However, the ability to find and maintain a positive cash flow remains at the heart of the most successful contractors. More contractors go out of business because of a lack of cash flow than a lack of backlog or profit. Contractors do not have to be in business to make money but they do have to make money in to stay in business.
Cash flow management starts when contractors decide to bid a job. Many are more interested in submitting the lowest successful bid than in the importance of cash. However, their joy can be short-lived if they have left too much on the table.
When deciding whether to bid a job, contractors should address several questions. How busy will the company be when given notice to proceed? Has it succeeded with this type of contract in the past? Is the job location feasible? What is the impact of seasonal conditions? Are there unusual contract clauses that could negatively affect cash flow?
In addition, the contractor should review the customer's past payment practices for instances of overinspection, improper or excessive back charges and significant reductions in payment requests. If the payment history is questionable, it is not prudent to bid the job.
If the decision is made to bid, remember that because profit ultimately turns into cash flow, the margin or reward must justify the risk. Therefore, negotiate best payment terms before -- not after -- the contract is awarded.
Contractors face unique problems when it comes to collecting their money, including retainage, pay when paid clauses, pay if paid clauses, right to stop work, back charges, approval of change orders, front-end loading, partial payments, receiving timely monthly progress and final payments, mobilization, stored materials, claims, lien rights and disputes. It is imperative that contractors adopt a corporate culture and attitude toward their right, not privilege, to collect owed money.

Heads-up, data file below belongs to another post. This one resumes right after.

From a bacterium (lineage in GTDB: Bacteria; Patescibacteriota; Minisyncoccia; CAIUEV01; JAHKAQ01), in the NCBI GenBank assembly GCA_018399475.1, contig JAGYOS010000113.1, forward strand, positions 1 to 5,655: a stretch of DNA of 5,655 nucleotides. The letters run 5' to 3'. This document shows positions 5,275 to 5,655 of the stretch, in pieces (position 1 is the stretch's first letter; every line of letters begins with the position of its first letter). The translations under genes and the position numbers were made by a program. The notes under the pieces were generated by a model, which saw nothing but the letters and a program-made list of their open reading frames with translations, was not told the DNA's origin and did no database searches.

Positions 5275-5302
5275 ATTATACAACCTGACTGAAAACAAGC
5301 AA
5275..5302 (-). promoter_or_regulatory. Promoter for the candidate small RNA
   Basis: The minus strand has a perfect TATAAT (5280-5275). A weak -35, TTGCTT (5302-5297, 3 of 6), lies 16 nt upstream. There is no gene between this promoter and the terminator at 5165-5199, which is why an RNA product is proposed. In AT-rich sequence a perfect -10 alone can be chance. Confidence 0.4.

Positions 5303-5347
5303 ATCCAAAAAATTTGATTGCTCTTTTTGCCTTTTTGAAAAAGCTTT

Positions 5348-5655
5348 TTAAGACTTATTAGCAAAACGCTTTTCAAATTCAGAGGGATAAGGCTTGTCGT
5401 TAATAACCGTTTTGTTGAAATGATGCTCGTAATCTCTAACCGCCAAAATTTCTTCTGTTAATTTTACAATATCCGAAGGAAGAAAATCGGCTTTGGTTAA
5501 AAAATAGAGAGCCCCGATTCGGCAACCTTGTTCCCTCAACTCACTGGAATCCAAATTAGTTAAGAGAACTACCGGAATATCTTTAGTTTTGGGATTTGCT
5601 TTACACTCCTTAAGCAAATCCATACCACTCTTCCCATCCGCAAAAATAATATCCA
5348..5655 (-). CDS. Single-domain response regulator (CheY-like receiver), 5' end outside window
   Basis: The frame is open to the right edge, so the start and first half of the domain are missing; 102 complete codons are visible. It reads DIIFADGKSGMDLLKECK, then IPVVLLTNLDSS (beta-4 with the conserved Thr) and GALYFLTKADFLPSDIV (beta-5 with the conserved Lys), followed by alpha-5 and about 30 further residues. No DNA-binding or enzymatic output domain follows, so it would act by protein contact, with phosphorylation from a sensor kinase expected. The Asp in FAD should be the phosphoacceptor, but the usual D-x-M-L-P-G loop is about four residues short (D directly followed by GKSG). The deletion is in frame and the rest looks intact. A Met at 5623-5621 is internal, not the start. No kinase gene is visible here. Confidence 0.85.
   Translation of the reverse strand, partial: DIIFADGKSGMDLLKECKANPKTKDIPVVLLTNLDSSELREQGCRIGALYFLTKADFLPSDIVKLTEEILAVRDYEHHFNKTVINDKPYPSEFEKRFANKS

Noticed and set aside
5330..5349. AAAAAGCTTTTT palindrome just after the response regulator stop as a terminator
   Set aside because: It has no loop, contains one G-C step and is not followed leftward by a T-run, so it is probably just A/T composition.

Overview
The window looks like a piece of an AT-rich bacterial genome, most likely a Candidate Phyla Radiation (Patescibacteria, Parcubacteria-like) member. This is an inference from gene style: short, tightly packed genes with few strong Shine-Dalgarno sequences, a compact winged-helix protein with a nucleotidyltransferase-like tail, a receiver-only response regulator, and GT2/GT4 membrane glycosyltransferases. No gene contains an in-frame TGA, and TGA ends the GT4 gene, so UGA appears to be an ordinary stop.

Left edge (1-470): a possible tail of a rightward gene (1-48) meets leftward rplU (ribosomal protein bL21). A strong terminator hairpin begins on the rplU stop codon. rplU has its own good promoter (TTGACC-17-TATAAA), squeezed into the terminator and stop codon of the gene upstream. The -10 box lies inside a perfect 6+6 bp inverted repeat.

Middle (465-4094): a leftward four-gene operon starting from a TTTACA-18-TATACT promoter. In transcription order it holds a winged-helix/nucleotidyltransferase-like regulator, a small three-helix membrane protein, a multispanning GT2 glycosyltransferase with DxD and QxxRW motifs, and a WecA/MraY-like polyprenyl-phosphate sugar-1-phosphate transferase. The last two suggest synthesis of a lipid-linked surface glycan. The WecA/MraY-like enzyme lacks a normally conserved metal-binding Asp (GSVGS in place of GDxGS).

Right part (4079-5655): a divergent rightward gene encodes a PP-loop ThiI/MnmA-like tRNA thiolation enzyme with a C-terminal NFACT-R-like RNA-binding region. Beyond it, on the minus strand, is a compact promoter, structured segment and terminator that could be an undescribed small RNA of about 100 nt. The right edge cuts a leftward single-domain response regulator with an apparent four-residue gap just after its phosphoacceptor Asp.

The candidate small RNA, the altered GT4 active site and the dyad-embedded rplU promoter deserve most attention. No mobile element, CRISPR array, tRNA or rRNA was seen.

Knowing each contract's billing terms, including the timing for submission of billing, the approval process and the contact person, is a must. Always deliver the first invoice in person, as well as subsequent large invoices, and pick up checks to eliminate delays and excuses.
To facilitate a friendly working relationship, take your customer's controller/CFO to lunch. After the initial meeting, do not wait until payment is past due to call again. Contact the controller/CFO a week to 10 days before payment is expected to confirm that everything is on schedule. If you wait until payment is past due, you may have missed your customer's billing cycle for the next month, and your second invoice might be incorrect and, therefore, also delayed.
Profit fade and cash flow drain also result from the improper handling of change orders. It is imperative that everyone on the job be aware of work outside the original contract's scope and communicate this information daily so that proper change orders can be issued.
Written documentation through such mechanisms as field change order forms signed by the customer's authorized representative provide an excellent tool for substantiating your company's right to extra compensation.
Other cash management techniques
Contractors must keep a tight grip on cash flow at all times to survive construction's volatile and high-risk environment. Also consider mailing checks as late as possible, using specialized accounts to maximize cash flow and investing excess or idle funds.
In summary, a construction company can be as complex and mysterious as the human body. To maintain the financial health of the corpus, contractors must be committed to self-examination, consultation and diagnosis with their outside financial "doctors." This includes getting your company's prescriptions filled and seeing that it takes its medicine.
By the way, isn't it time for your company's annual physical?
Anthony R. Stagliano is a CPA and Certified Construction Financial Planner. Stagliano is national director of Construction Industry Services for Mayer Hoffman McCann PC, an independent CPA firm, and CBIZ Accounting Tax & Advisory in Plymouth Meeting, Pa. CBIZ, a publicly traded company and the 10th largest accounting firm nationally (Accounting Today), provides a wide range of assurance, tax and consulting services to small and mid-sized companies. Reach Stagliano at email@example.com or (610) 862-2420.